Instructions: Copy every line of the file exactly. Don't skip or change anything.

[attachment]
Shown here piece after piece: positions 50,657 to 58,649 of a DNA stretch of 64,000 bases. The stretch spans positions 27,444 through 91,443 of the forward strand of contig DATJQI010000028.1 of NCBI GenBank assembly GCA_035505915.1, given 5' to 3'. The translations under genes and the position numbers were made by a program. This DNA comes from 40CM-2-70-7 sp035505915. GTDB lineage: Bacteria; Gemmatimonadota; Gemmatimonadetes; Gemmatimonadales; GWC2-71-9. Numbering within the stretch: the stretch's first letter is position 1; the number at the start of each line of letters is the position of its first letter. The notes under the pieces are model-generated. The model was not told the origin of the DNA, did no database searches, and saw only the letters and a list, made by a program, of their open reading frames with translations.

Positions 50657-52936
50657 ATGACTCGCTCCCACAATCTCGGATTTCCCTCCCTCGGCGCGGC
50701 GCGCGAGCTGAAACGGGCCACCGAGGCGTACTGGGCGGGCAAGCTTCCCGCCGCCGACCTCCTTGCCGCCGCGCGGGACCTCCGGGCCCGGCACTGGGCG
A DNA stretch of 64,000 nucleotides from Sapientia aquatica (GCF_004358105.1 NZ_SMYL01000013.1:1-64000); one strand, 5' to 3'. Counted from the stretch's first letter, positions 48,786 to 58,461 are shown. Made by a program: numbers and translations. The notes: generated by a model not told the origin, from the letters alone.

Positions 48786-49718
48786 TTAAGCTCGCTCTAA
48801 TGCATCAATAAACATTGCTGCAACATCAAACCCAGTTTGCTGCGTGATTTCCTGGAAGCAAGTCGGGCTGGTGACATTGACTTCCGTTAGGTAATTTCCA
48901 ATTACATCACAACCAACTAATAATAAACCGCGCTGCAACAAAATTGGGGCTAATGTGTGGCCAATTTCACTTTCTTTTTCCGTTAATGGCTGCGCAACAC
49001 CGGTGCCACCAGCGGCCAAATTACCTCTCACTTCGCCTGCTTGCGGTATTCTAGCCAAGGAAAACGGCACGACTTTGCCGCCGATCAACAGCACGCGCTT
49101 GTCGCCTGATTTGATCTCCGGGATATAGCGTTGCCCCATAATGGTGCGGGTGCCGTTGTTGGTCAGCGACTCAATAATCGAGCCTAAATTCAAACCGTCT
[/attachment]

Shown here piece after piece: positions 50,657 to 58,649 of a DNA stretch of 64,000 bases. The stretch spans positions 27,444 through 91,443 of the forward strand of contig DATJQI010000028.1 of NCBI GenBank assembly GCA_035505915.1, given 5' to 3'. The translations under genes and the position numbers were made by a program. This DNA comes from 40CM-2-70-7 sp035505915. GTDB lineage: Bacteria; Gemmatimonadota; Gemmatimonadetes; Gemmatimonadales; GWC2-71-9. Numbering within the stretch: the stretch's first letter is position 1; the number at the start of each line of letters is the position of its first letter. The notes under the pieces are model-generated. The model was not told the origin of the DNA, did no database searches, and saw only the letters and a list, made by a program, of their open reading frames with translations.

Positions 50657-52936
50657 ATGACTCGCTCCCACAATCTCGGATTTCCCTCCCTCGGCGCGGC
50701 GCGCGAGCTGAAACGGGCCACCGAGGCGTACTGGGCGGGCAAGCTTCCCGCCGCCGACCTCCTTGCCGCCGCGCGGGACCTCCGGGCCCGGCACTGGGCG
A DNA stretch of 64,000 nucleotides from Sapientia aquatica (GCF_004358105.1 NZ_SMYL01000013.1:1-64000); one strand, 5' to 3'. Counted from the stretch's first letter, positions 48,786 to 58,461 are shown. Made by a program: numbers and translations. The notes: generated by a model not told the origin, from the letters alone.

Positions 48786-49718
48786 TTAAGCTCGCTCTAA
48801 TGCATCAATAAACATTGCTGCAACATCAAACCCAGTTTGCTGCGTGATTTCCTGGAAGCAAGTCGGGCTGGTGACATTGACTTCCGTTAGGTAATTTCCA
48901 ATTACATCACAACCAACTAATAATAAACCGCGCTGCAACAAAATTGGGGCTAATGTGTGGCCAATTTCACTTTCTTTTTCCGTTAATGGCTGCGCAACAC
49001 CGGTGCCACCAGCGGCCAAATTACCTCTCACTTCGCCTGCTTGCGGTATTCTAGCCAAGGAAAACGGCACGACTTTGCCGCCGATCAACAGCACGCGCTT
49101 GTCGCCTGATTTGATCTCCGGGATATAGCGTTGCCCCATAATGGTGCGGGTGCCGTTGTTGGTCAGCGACTCAATAATCGAGCCTAAATTCAAACCGTCT